The Joplin Globe, Joplin, MO

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September 17, 2010

Arm wrestling tournament on tap at Rumors

JOPLIN, Mo. — It’s one of the biggest sports around, according to Justin Mynatt, but it rarely gets any sort of mainstream exposure.

“It’s kind of an underground sport,” he said of professional arm wrestling.

A Joplin resident who is also the Kansas state arm wrestling champion, Mynatt is helping to organize this weekend’s tournament at 5 p.m. Saturday at Rumors Cocktail Lounge, 1825 W. Seventh St.

“It’s basically an open professional tournament being put on by Kansas Arm Sports,” said Mynatt. “Anybody can enter it, and they’ll be mixing in with some pros.”

He said that arm wrestlers from Springfield, Kansas City, St. Louis, Tulsa, Pittsburg and Wichita will be on hand to put their strength to the test.

Mynatt won’t be competing, but will serve as the announcer and handle bracketing and graphing duties. But he sees his main duty as serving as an ambassador for the sport.

“I go to a lot of the tournaments all over the United States,” he said. “But it’s hard here in Joplin because nobody really arm wrestles or knows that it’s a professional sport. My main goal is to get locals involved and let Joplin know about it.”

Training

When stepping up to the table, don’t be fooled by the size of your opponent’s bicep.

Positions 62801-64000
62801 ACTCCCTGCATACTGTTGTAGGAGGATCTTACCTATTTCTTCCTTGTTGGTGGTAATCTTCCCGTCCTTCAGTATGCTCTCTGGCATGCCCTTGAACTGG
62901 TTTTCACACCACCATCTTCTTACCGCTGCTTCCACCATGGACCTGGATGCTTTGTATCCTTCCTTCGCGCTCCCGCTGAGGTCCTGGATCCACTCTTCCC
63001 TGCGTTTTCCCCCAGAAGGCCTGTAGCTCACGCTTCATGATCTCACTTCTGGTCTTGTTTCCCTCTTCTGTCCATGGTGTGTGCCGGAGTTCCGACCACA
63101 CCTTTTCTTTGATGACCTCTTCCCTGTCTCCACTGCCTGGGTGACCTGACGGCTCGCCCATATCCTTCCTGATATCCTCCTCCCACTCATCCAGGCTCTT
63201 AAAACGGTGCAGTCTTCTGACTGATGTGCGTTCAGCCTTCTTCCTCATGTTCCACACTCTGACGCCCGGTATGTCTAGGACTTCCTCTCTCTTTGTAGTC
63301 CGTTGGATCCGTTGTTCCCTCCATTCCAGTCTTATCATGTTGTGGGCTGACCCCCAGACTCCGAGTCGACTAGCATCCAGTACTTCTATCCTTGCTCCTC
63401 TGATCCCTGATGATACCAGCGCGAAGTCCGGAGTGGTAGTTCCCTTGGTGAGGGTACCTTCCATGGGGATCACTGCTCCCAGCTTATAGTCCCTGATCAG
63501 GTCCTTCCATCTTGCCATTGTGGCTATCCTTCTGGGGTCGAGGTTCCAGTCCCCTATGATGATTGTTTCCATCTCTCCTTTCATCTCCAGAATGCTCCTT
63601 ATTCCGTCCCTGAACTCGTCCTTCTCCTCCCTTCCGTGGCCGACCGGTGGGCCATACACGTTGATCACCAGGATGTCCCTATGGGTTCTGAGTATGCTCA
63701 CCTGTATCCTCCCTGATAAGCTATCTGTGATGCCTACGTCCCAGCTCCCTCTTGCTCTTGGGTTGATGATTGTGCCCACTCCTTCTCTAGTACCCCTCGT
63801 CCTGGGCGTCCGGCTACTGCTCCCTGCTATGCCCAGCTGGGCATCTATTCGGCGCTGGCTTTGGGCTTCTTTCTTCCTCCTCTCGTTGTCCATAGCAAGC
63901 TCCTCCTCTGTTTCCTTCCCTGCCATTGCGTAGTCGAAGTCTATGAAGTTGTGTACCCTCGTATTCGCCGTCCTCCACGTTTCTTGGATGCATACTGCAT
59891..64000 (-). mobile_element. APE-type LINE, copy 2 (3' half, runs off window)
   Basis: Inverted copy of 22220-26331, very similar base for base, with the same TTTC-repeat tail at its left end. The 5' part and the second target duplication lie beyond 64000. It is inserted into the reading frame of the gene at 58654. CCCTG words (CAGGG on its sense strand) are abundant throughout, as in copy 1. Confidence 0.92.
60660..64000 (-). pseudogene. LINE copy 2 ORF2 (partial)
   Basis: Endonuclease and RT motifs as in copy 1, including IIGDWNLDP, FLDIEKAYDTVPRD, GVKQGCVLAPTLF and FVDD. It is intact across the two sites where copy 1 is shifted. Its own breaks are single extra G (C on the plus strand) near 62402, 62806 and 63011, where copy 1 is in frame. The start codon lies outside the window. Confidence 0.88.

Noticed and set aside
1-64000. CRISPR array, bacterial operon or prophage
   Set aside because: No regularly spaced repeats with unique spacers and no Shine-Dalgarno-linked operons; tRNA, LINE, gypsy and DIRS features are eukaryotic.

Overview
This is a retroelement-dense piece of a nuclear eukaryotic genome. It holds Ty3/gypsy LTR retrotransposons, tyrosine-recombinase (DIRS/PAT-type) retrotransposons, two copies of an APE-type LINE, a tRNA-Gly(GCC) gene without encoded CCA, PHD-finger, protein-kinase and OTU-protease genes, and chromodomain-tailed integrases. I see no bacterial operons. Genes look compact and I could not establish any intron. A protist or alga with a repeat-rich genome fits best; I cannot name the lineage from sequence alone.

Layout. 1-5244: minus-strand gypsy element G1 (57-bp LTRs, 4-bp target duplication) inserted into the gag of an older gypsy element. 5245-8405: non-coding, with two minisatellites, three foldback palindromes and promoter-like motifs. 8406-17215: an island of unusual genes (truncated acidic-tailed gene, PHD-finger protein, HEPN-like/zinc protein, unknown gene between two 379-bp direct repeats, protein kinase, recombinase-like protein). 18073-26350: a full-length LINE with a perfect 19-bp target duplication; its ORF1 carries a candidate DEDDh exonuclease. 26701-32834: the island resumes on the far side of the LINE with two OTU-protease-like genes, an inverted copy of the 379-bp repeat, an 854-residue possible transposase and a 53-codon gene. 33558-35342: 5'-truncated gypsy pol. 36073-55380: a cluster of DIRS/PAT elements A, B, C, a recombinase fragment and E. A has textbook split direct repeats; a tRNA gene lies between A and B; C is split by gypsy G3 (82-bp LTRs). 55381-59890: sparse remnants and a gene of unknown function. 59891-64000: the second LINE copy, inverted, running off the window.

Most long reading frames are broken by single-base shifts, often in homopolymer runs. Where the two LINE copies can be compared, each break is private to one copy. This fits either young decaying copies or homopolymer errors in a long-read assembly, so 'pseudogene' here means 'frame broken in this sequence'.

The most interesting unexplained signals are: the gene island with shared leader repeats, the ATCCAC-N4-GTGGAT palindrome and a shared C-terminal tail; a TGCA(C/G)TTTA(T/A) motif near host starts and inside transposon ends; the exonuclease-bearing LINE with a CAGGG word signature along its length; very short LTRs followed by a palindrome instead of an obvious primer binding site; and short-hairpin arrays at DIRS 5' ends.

“Arm wrestling has more to do with tendon strength than muscle strength,” said Mynatt. “There’s one guy, Ethan Fritsche, who has been arm wrestling since he was 12. He’s 165 pounds and doesn’t have a lot of muscle. He looks like the paperboy. But he’s got that tendon strength. I’m the Kansas state champ and weigh more than 200 pounds, but I can’t budge him.”

Training varies from competitor to competitor. Mynatt says he trains in much the same way that a power lifter would. Pull-up bars and lifting dumbbells with thick handles can help improve wrist and hand strength.

“I do a lot of wrist and forearm training,” he said. “A good wrist workout can take four hours.”

Rules

Prior to the start of the tournament, organizers will go over all the rules with participants, said Mynatt.

“The first thing we do is make sure they’re going to do this safely and know what to do if they get in a bad position,” he said. “We don’t want anyone to get hurt.”

During a match, competitors will stand at opposite ends of the table. There will be pegs to hold on to with their free hand, and pads where they try to bring their opponent’s hand down into a pin.

A match can also be lost if a participant fouls out twice. Fouls include elbows coming up off the table or letting go of the grip.

“There are actually quite a few rules,” said Mynatt. “You want to stand square to the table and use your body. That’s how you win.”

‘Super match’

Participants will begin weighing in for the tournament at Rumors at 5 p.m. There will be several different weight classes for men and women, as well as classes for right- and left-handed competitors.

The main event for the evening will be a “super match” between Shane McLaughlin and Sam Stout.

McLaughlin recently took first place in right- and left-handed categories at the Dallas Super Show, while Stout took first in the amateur class for right hand, and fourth for left.

“Shane is a national champ, and Sam is a real up-and-comer,” said Mynatt.

There will be a cash prize for the winner of the super match, and trophies for first and second place in the open tournament. The overall winner will also receive an arm-wrestling sculpture, he said.

There is a $10 entry fee for the tournament, but no charge for spectators.

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